Now that the PS4 Pro is a tangible, buyable product as of November 10th, it’s time to once again look at the state of the console industry. First came the Xbox One Slim, and soon to follow will be the Xbox Scorpio. All of these consoles are iterations upon the standard PS4 and XBO, and both companies have made it clear that this is NOT the start of a new console generation.
But what exactly IS it then? A new market standard? Are consoles going the way of the iPhone with yearly upgrades, forcing buyers to spend even more money just to stay up to date?
Or is this closer to a PC model without the flexibility? After all PC users have been upgrading their machines forever; but that’s not a feature that has made it to consoles, which are sold as complete, proprietary pieces of tech not to be tampered with.
With a PC you’re able to upgrade and switch out one piece of hardware at a time. Need a new processor? Swap away, without replacing the whole rig for a new one. In this way, PC gamers are potentially able to spread the cost of their upgrades whilst maintaining the parts that work for them and staying at the cutting edge of technological advancements.
On the other hand, consoles don’t have this customization choice; and this is why, for many people, the prospect of picking up a single machine that is guaranteed to play any game released for it over the next 5-7 years of the console’s cycle without any further faffing is actually an extremely attractive prospect.
However with the ever-shortening windows between new console releases and the inevitable drop-off of developer support for the older ‘standard’ PS4 and XBO in the face of higher quality versions, this reduces that level of certainty and could push more people towards PC gaming.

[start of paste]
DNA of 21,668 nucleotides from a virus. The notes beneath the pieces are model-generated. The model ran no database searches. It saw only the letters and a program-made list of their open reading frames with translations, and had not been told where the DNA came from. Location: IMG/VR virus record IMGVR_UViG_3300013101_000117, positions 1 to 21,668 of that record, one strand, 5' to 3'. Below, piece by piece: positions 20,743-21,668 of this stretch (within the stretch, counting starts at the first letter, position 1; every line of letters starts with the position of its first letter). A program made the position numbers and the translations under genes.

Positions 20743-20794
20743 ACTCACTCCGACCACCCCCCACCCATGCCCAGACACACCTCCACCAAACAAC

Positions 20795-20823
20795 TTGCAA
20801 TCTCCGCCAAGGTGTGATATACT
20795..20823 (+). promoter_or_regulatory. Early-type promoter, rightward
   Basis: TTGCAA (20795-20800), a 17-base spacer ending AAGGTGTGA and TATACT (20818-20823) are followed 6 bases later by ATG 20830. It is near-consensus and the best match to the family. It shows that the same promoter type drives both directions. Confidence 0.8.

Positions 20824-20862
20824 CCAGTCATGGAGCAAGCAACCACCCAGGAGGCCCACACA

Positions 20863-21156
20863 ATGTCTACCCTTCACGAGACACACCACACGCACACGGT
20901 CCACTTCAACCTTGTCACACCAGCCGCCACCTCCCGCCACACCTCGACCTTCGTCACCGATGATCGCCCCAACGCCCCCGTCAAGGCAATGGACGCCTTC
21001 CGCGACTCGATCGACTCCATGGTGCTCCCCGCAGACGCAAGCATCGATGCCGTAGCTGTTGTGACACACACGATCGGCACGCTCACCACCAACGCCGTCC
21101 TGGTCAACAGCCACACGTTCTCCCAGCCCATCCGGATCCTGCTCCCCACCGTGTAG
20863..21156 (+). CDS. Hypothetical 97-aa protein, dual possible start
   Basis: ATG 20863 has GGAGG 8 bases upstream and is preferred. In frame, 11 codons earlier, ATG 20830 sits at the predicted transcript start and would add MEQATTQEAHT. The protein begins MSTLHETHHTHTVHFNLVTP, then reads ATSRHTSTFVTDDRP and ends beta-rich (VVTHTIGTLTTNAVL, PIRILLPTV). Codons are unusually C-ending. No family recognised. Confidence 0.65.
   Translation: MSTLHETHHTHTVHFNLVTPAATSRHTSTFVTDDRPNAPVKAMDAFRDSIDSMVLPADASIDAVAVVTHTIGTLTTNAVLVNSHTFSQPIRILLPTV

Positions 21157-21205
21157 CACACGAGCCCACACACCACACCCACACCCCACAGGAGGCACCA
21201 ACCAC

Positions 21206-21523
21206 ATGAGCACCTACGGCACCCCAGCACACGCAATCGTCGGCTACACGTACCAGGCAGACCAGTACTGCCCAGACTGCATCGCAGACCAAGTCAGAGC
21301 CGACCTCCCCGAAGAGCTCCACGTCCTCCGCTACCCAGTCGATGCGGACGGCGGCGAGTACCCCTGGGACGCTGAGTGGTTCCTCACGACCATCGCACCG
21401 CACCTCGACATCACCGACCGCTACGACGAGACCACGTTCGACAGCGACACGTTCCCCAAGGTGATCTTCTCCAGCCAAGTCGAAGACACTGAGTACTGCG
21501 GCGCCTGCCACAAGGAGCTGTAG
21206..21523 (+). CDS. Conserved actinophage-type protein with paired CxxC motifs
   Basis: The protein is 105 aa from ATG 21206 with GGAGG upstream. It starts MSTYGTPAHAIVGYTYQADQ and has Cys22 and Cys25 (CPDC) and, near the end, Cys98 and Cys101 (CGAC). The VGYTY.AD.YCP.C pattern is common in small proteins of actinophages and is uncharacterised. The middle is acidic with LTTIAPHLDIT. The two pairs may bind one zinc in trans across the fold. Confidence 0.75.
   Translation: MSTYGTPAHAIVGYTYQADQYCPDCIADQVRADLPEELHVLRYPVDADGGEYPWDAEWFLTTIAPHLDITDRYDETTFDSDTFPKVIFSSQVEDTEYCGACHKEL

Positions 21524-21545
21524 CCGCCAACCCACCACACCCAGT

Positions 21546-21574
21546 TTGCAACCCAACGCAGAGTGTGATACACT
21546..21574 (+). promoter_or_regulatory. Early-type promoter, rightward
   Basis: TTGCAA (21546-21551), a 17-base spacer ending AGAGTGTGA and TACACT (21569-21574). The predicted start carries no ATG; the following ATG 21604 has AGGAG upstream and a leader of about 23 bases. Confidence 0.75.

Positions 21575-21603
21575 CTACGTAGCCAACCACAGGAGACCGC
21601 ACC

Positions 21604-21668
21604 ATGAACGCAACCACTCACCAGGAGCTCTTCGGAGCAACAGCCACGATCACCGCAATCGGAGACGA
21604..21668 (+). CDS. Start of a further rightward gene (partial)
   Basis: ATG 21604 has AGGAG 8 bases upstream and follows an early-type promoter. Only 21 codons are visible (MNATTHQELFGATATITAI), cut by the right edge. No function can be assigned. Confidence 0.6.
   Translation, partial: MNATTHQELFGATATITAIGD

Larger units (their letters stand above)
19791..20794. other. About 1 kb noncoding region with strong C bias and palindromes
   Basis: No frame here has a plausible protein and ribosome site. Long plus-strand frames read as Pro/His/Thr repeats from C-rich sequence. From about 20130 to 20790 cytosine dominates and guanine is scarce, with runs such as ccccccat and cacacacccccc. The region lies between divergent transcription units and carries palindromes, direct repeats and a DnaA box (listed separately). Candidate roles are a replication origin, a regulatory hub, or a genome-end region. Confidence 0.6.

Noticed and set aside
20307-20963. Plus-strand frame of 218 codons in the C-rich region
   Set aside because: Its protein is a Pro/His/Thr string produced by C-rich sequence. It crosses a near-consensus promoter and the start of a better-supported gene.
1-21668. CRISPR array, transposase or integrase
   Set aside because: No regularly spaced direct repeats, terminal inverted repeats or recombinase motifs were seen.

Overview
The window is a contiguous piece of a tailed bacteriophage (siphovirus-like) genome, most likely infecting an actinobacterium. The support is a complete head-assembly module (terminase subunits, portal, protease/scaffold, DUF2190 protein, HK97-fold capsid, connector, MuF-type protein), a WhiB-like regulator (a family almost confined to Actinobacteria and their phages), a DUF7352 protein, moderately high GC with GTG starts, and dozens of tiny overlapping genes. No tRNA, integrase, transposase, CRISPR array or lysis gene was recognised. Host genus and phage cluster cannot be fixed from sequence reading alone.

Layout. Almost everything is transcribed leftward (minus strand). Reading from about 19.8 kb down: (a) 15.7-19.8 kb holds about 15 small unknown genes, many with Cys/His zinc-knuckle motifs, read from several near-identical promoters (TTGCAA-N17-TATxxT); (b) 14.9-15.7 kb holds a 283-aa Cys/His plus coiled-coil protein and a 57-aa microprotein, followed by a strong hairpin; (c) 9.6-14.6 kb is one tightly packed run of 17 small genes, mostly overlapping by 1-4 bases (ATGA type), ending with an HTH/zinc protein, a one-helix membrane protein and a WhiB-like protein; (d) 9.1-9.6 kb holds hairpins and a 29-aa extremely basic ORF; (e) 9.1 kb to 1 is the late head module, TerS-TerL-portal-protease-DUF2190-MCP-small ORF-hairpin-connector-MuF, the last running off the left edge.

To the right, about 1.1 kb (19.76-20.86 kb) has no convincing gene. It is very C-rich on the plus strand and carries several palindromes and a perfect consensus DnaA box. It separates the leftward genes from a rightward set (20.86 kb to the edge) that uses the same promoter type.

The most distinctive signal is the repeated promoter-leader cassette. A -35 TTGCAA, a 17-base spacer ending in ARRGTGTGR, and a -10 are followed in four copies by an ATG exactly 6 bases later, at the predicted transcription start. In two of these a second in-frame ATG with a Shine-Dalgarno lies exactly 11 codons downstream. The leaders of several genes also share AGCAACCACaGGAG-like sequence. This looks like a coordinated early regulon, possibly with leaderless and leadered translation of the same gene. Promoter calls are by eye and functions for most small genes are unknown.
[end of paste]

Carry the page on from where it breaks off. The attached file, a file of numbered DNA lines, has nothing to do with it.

At the same time, consoles don’t often last a whole generation anyway. I went through three Xbox 360s across the last generation, facing a Red Ring of Death and a separate broken fan. Even last generation we saw multiple iterations, from the PS3 Slim to the Xbox 360 Elite. These ‘upgrades’ sorted issues such as overheating and storage capacities, but didn’t really boast improved graphics or hardware beyond this – and full console price was still charged.
When we remember this, it seems that the PS4 Pro and the Scorpio may actually be a better model for consumers, replacing some of the ‘fluff’ console upgrades that have been around for years anyway with more meaningful, tangibly visible ones that better warrant the price point.
Will you be picking up a PS4 Pro? Worried about the way the console industry’s going? Let us know in the comments!